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Negotiating Allusions in the Metamorphoses of Apuleius

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dc.contributor.advisor Roberts, Deborah H.
dc.contributor.author Breitenfeld, Paul Brucia
dc.date.accessioned 2019-09-02T22:41:30Z
dc.date.available 2019-09-02T22:41:30Z
dc.date.issued 2019
dc.identifier.uri http://hdl.handle.net/10066/21774
dc.description.abstract Scholars have come to recognize over the last few decades that Apuleius’ novel, the Metamorphoses, must be allowed to enjoy multiple, coexisting interpretations. To that end, I demonstrate how a certain class of allusions, those which recall the language of referents but invert the contextual purpose of those words, can be read as hermeneutically parallel. I argue that Apuleius’ readers could have followed their own path of interpretation based on their personal experiences, using a theoretical lens which combines postcolonialism and allusion. The allusions I examine all grapple, in some way, with complex questions of identity and power in the context of Roman imperial subjugation of the provinces. As Apuleius was himself an elite African who lived and worked in Carthage, he was in a position in which he could write for and empathize with both powerful Roman colonizers, whose exploitation of natives brought Apuleius’ family to prominence, and local Africans, with whom he shared a rich cultural background marked by Roman intrusion. Some could read these allusions as either playful or imperializing jokes, or as pointed commentary regarding the effects of imperialism hiding behind a veil of comedy, depending on what each reader was predisposed to see. This paper aims to string together three allusive sections of the Metamorphoses: the prologue in Book 1, the myth of Cupid and Psyche in Books 4–6, and the tale of the death of Charite in Book 8. When these are read together, certain themes begin to emerge: the repeated misapplication of philosophical arguments, the difference between the imitation and mutation of words, and the ever-looming presence of Rome and Carthage as both explicit locations in the empire and novel, and as battlefields, past and present. These aspects of the text reveal how interpretive confusion can be translated into programmatic unity. Apuleius’ novel becomes meaningfully accessible not just to the rich and powerful, but also those who wished to be free of the violence which marks every occupation. Ultimately, the parallel readings I delineate demonstrate how Apuleius can be read as a witness to the complexities and realities of imperial domination.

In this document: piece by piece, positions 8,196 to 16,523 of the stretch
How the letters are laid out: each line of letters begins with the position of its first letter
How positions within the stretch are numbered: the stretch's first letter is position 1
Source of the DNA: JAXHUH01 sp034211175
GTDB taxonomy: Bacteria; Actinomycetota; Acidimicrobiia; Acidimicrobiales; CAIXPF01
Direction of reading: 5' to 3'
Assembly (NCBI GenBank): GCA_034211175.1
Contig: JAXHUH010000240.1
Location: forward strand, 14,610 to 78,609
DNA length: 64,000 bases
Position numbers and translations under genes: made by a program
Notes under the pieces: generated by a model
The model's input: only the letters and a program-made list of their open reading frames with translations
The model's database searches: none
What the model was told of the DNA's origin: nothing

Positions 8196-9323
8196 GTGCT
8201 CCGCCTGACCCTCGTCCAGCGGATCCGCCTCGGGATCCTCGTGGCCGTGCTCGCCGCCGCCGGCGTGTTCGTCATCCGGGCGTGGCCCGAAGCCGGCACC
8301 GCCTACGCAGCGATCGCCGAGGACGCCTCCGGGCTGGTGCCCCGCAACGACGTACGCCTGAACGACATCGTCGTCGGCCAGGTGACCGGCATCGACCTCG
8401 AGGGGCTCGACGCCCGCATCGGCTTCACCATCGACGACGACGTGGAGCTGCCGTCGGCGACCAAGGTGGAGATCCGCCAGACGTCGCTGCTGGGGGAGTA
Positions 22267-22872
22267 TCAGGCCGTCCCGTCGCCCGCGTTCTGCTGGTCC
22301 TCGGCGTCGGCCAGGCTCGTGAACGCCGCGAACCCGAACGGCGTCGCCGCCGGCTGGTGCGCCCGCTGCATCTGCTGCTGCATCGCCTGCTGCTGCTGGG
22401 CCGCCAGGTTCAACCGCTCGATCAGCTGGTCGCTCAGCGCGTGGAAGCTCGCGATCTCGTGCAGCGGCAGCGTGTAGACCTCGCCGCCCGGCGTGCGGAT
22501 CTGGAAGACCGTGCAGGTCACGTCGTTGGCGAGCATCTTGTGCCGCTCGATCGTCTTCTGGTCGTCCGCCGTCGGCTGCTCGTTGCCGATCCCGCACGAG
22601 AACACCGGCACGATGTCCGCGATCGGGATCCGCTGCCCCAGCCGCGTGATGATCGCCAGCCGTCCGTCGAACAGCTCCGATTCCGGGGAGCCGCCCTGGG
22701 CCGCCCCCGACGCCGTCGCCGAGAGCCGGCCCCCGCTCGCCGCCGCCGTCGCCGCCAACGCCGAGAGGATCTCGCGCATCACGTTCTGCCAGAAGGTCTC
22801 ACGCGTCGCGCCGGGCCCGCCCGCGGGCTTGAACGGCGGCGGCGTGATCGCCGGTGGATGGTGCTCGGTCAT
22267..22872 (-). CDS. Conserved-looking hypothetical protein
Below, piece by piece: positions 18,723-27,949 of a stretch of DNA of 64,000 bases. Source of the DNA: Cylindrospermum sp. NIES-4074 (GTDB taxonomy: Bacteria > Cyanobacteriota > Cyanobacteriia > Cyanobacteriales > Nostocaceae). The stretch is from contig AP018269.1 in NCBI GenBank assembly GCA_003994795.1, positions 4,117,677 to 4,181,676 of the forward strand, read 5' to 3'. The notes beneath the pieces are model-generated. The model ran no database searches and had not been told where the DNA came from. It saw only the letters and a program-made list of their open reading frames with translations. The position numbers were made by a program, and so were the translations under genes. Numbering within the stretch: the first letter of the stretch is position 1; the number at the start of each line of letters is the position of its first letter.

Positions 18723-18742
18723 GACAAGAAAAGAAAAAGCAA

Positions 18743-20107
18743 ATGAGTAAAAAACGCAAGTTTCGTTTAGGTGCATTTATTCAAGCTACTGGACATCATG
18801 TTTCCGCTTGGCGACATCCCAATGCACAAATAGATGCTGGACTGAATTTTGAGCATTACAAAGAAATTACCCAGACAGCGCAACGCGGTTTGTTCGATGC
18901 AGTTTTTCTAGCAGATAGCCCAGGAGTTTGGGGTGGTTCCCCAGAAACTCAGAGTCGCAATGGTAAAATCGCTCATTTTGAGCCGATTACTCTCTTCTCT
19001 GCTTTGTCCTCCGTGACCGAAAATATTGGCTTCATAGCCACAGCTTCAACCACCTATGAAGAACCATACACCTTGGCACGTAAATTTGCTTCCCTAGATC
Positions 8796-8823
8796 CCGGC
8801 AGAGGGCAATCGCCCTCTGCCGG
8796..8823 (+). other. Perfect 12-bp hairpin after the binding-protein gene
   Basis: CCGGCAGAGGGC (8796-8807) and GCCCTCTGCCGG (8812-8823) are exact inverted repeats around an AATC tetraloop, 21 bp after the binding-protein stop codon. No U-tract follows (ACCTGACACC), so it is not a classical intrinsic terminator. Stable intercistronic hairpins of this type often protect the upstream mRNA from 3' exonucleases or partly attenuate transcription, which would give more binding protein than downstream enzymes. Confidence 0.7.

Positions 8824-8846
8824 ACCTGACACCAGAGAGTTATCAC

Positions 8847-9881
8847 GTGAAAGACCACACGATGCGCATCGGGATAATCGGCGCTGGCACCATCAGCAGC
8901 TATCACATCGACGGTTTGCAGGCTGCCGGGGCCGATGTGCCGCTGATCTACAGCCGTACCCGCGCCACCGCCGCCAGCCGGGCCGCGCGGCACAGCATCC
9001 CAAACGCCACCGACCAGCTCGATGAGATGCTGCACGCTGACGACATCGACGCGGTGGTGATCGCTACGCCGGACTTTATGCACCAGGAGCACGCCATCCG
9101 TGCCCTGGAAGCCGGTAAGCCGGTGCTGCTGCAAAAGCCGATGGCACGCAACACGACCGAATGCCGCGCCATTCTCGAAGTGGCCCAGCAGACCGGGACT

dc.description.sponsorship Haverford College. Department of Classics
dc.language.iso eng
dc.rights.uri http://creativecommons.org/licenses/by-nc/4.0/
dc.subject.lcsh Apuleius. Metamorphoses
dc.subject.lcsh Allusions in literature
dc.subject.lcsh Imperialism in literature
dc.title Negotiating Allusions in the Metamorphoses of Apuleius
dc.type Thesis
dc.rights.access Bi-College users only


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